Instead of going to your day job to work your hourly wage to earn your paycheck to pay for a gift manufactured somewhere far away... If you yourself cannot create the gift you really want to give to a friend, consider BARTERING the skills and knowledge you do have to obtain the gift locally. Let me give an example: I DO NOT bake well. But I would like to offer the gift of good, healthy baking to my friend Jane. I DO repair roofs very well, but my friend Jane lives in a basement apartment and wouldn't have use for my services. So, I may be able to repair the leaky roof of the local bakery in exchange for vouchers for bread, pies and cookies. I may give these vouchers to my friend Jane as a gift. The result? I have used my abilities (and not paid any income taxes), I have provided a service for the bakery, I have given the gift I really wanted to give, I have supported the local economy, I have ensured that my friend is eating wholesome and tasty food rather the crap I might have baked for her, I have formed relationships with the bakery folks while we worked out this arrangement. I have NOT entered a mall, NOT stood in line, NOT swiped a card, NOT negotiated a traffic jam, and NOT received a credit card bill. The example is perhaps a bit specific, but it can be applied in so many creative ways. I hope it provokes some alternative thinking on gift giving, using barter and trade where the actual creation of a gift is not possible (or desirable!) — Jen Neufeld, Winnipeg, Manitoba

Thanks for your web site and the "action" you are taking to confront this issue. I know for a fact that you have hit a nerve with Christian and non-Christian parents who are shopping this year with the vain hope of trying to get something for the kids that they have not already got! I love Christmas and shopping (and will still buy/make presents)but feel a deep sense of unease about all the stuff our household accumulates. Your web-site has made me feel I can do something more constructive, and cut back without spoiling things or being seen to be mean! —Lorraine Udell, UK

I am all for a lesser degree of consumerism, but you're web address is a little contradictory. You mention making someone a sweater as a gift...last time I checked, a skein of wool cost a couple of bucks. Making a card? Paper and pens costs money too. Donating to charity in Aunt Ruth's name? Hmm..need cash for that. These are less expensive gifts and that's awesome, but they do cost money. You're website should be called "buyinmoderation.com" not "buynothing". Frugality is a noble thing, but you've packaged it up in a rather misleading package. — Christy

I am pleased to see this website. It was referred to me by a Christian activist I knew in high school. A few years ago, (I am 22 currently) I told my family I wasn't going to buy them any presents for Christmas. I carried through with this, but it didn't go over so well - especially with my mom and my younger sisters. I like the suggestions of this site - that I could still do something nice for my loved ones, but just not spend any money. It's possible that I may purchase a Bible for my 14 year-old sister for Christmas this year, but mostly because she has specifically asked me for it. I am so glad there are other people that think like me! I am a non-denominational, Bible-believing Christian. I go to Harvest Bible Chapel (near Chicago); I am a punk-rock, anti-consumerist as well. — Katie, Rolling Meadows, Illinois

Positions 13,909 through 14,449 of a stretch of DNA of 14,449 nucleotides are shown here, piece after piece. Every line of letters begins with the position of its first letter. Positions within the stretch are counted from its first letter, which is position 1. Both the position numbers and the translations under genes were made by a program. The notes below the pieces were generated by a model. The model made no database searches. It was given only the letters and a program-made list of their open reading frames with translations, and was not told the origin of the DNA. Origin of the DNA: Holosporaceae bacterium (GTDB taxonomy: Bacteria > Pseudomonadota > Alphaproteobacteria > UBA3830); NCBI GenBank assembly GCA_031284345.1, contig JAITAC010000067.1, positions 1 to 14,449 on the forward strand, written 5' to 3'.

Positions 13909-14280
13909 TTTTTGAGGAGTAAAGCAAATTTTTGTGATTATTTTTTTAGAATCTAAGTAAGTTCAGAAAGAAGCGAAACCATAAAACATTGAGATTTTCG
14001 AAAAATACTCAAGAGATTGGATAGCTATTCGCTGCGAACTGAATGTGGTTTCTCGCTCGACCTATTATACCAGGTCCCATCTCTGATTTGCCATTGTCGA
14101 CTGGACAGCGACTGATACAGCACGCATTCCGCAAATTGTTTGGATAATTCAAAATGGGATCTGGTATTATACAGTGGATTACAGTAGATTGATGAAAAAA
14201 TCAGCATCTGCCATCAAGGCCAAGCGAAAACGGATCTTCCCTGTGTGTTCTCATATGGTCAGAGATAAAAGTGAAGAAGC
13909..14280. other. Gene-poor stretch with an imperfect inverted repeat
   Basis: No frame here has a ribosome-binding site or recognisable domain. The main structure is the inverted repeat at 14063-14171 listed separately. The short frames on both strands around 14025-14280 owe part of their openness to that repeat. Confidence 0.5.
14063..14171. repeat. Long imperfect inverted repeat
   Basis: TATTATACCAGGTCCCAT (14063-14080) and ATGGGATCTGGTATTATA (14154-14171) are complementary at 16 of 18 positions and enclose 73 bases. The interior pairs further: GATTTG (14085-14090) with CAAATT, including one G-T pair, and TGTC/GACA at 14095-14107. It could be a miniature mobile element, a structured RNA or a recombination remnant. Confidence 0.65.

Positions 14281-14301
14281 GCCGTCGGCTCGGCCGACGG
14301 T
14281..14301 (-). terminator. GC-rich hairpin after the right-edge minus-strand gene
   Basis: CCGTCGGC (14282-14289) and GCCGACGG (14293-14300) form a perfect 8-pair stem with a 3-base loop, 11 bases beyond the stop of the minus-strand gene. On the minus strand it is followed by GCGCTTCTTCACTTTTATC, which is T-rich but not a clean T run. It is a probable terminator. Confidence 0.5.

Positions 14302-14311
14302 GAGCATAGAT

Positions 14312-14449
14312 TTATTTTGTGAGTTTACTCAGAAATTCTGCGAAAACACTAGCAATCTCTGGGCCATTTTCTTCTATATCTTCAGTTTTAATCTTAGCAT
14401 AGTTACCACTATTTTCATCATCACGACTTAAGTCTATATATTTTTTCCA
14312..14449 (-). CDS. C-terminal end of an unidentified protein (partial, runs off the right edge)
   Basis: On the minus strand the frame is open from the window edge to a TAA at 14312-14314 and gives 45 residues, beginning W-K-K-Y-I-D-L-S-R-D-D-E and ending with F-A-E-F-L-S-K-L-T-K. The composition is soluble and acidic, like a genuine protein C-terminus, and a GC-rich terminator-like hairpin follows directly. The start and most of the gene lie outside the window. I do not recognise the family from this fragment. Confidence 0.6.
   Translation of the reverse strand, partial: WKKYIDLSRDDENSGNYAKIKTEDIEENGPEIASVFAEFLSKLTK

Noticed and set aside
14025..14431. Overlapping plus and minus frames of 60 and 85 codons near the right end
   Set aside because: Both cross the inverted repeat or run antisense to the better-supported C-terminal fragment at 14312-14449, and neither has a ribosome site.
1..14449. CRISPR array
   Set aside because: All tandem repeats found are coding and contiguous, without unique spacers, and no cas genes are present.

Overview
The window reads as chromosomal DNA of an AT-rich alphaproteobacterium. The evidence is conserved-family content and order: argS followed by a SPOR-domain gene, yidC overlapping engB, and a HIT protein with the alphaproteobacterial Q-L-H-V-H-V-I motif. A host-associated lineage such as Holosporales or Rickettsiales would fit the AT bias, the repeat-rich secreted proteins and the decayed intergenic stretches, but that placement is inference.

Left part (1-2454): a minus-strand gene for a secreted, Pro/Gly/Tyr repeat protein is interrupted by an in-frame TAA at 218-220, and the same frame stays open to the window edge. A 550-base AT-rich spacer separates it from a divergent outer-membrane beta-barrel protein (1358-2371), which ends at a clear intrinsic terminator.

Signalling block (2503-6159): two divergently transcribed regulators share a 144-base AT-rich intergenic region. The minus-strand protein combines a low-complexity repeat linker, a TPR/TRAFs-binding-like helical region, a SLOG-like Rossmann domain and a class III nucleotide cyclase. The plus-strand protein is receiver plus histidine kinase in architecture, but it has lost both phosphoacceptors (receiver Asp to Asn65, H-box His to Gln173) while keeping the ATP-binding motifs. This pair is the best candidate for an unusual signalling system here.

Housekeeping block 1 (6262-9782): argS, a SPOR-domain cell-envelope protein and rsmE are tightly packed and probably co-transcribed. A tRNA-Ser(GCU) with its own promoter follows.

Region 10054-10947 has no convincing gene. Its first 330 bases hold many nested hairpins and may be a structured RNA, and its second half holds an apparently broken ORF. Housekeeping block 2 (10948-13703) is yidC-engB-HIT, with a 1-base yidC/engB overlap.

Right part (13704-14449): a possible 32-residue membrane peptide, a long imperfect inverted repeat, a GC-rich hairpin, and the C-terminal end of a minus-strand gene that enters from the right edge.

"Good on you mate." I like the idea of Buy Nothing Christmas because I separately dislike overconsumption and Christmas. I am not a Christian. Christmas in Perth, Western Australia is especially grim because the temperature here in December is either hot or very hot, but our Christmas traditions and foods are still totally suited to European snowstorm conditions. Aussies should be at the beach instead of in shopping centres in December! I started throwing Halloween parties for my kids a couple of years ago, because I believe it is more fun for kids than Christmas, offering games and dress-up fun, rather than expensive things and emotional baggage. I also like the natural and wholesome Halloween symbols of apples and pumpkin lanterns. Halloween is starting to take off in Perth. I probably have views that are very different to those of your organisation, but I agree that Christmas overconsumption is not a good thing. — Caroline, Perth, Australia

Suddenly I'm not alone here in old England (Birmingham)! Thank God there are people like you starting this message. Will tell my kids about you ( I'm a teacher). I wish you all great peace. — Sue Pettitt, Birmingham, UK

Fantastic! My husband and I have already been planning what we intend to do this year. Last year we took part in a demonstration in Oxford St. in London (site of UK's biggest Christmas shopping frenzy). There were meditating Santa's in Hamleys (huge toy shop) and outside Starbucks we handed out sandwiches and tea, it was great. This year we are trying to get a local choir to sing The Twelve Days of Christmas incorporating "On the first day of Christmas my true love gave to me, some things I don't need... more things I don't need", etc. Should be fun. All in all it's a wonderful day with a serious message. — Chrissy Quinnell

I am so amazed to see how God has touched you. Although I have reduced my buying gifts quite a bit and given more to charities, etc., it doesn't seem enough... we need to do more. Thank you for inspiring me. — Josie

Love the Buy Nothing Christmas/Buy Nothing Day ideas, please refer to www.goodgifts.org to see if you think we're a worthy alternative. Good Gifts do involve buying, but you don't actually get anything for your money (aside from an acknowledgment card) -- so would that qualify?— Helen Atkins, London, UK